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1A member of a group of peoples native to southern Mexico and Central America, including the Aztecs.
- ‘The Virgin appeared to a poor Indian and spoke to him in the only language he knew, not the conquerors' Spanish, but the native Nahuatl.’
- ‘This subplot narrates the story of a book written in Latin by Hernando de Rivas, a Nahuatl, during his stay in the convent of Santa Cruz de Tlatelolco.’
- ‘Earth-boundedness in the symbology of the Nahuatl, the Mexican and central Indian tribes of which the Aztecs were one, contrasts with the spirituality the Virgin of Guadalupe represents.’
- ‘The professors were a remarkable couple of Native American pastors, Lazaro Gonzalez, a Zapoteco from the State of Oaxaca, and his wife Olivia Dominguez, a Nahuatl from the State of Puebla.’
- ‘The Aztecs had conquered the Nahuatl and perhaps had even sacrificed a few of Juan's relatives to the hungry gods.’
2[mass noun] The Uto-Aztecan language of the Nahuatl, which has over 1 million speakers.
- ‘She commanded him-in his native Nahuatl to seek out the head of the Mexican church and ask that a chapel devoted to her be erected on Tepeyac.’
- ‘Somewhat less familiar will be the author's insistence on including all the original Nahuatl and the additional remarks this sometimes requires.’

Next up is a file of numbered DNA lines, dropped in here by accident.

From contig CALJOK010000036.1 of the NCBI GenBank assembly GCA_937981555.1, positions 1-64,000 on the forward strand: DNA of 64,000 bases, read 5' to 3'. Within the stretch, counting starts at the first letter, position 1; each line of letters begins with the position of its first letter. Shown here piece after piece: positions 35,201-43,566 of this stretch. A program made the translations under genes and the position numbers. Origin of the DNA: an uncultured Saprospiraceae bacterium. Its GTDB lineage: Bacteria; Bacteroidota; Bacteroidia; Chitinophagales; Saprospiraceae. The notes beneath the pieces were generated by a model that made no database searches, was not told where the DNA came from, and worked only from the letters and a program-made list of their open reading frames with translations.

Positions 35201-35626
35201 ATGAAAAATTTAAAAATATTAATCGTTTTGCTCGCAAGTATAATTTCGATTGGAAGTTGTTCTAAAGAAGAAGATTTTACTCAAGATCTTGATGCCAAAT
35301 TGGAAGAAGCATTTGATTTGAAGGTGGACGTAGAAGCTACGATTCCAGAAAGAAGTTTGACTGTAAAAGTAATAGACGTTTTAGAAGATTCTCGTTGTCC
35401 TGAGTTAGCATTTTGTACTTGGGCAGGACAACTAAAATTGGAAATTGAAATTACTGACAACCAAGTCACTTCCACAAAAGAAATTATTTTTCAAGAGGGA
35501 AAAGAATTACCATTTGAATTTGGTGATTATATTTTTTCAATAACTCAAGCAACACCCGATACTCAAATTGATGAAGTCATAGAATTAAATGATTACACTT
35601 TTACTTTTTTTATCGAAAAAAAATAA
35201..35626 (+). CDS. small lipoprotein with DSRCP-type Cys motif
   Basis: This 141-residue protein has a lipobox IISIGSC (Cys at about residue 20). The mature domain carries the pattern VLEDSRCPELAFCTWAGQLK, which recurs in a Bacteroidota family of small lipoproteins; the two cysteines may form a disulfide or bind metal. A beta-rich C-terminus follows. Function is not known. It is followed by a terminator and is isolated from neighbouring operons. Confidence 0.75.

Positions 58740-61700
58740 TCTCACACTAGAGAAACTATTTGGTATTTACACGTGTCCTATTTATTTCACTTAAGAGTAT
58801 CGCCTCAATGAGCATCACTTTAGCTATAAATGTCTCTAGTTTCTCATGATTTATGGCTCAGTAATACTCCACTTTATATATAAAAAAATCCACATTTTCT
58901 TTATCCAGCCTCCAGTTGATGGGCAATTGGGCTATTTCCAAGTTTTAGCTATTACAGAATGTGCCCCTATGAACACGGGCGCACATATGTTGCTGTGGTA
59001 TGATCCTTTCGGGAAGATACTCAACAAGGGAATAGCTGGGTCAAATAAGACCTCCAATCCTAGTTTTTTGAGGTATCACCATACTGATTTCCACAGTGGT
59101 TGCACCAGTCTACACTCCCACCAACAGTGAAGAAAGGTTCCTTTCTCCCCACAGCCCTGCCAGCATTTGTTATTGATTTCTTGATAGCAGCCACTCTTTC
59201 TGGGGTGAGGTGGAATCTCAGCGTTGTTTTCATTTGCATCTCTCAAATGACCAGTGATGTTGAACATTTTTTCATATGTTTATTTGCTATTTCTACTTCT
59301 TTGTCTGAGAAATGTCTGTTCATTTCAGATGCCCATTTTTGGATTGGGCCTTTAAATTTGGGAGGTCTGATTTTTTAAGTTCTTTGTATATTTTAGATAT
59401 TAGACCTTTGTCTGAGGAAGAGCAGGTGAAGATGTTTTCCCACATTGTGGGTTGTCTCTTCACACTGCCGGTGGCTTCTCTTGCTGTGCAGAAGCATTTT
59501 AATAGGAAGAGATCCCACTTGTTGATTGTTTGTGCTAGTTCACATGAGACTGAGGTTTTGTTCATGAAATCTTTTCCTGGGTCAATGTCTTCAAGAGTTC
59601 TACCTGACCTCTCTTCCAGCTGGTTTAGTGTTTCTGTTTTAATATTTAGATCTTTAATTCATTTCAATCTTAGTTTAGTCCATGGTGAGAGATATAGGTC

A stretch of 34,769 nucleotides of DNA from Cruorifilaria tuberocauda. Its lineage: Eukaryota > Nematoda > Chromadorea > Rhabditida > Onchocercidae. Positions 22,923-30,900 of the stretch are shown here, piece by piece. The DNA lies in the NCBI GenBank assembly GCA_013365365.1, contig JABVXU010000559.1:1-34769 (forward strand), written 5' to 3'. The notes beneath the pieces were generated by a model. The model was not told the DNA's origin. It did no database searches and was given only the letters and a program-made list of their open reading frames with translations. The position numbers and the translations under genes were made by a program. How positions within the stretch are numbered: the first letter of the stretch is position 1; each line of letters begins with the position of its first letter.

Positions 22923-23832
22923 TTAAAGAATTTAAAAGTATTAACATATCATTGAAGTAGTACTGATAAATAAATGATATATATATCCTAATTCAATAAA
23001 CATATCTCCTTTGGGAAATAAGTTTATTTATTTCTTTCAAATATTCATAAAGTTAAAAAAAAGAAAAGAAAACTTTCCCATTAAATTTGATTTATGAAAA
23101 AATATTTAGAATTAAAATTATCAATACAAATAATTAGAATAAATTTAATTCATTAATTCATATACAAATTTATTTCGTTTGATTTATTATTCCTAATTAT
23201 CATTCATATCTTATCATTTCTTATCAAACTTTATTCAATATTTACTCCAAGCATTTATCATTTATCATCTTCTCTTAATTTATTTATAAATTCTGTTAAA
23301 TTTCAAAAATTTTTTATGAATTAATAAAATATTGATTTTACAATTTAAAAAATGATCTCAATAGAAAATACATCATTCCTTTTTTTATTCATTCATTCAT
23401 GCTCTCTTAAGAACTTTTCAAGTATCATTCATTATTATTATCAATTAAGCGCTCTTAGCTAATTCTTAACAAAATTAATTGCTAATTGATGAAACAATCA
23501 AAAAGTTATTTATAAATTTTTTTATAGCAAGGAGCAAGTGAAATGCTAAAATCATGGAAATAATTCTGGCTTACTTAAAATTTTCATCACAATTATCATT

- ‘Chimalpahin wrote in an idiosyncratic Nahuatl not always found in colonial grammars and dictionaries or even in the writings of other Nahuas.’
- ‘Marina was used to provide the missing link by translating the Nahuatl into Mayan.’
- ‘He also knows a few words of Nahuatl, the Aztec language.’
Relating to the Nahuatl or their language.
- ‘The narratives do not differ in any substantial manner but the style derived from the Nahuatl one is striking.’
- ‘Nandachare means ‘yellow river’ in the Nahuatl language.’
- ‘They therefore tried to enforce the use of the Nahuatl Indian name chilli, and were partially successful.’
- ‘Two sources, one Nahuatl and the other Spanish, provide the majority of the documentary extracts.’
- ‘An ocelot has eyes on its skin, but that is purely coincidental; the word comes from the Nahuatl word ocelotl, a jaguar.’
Via Spanish from Nahuatl.
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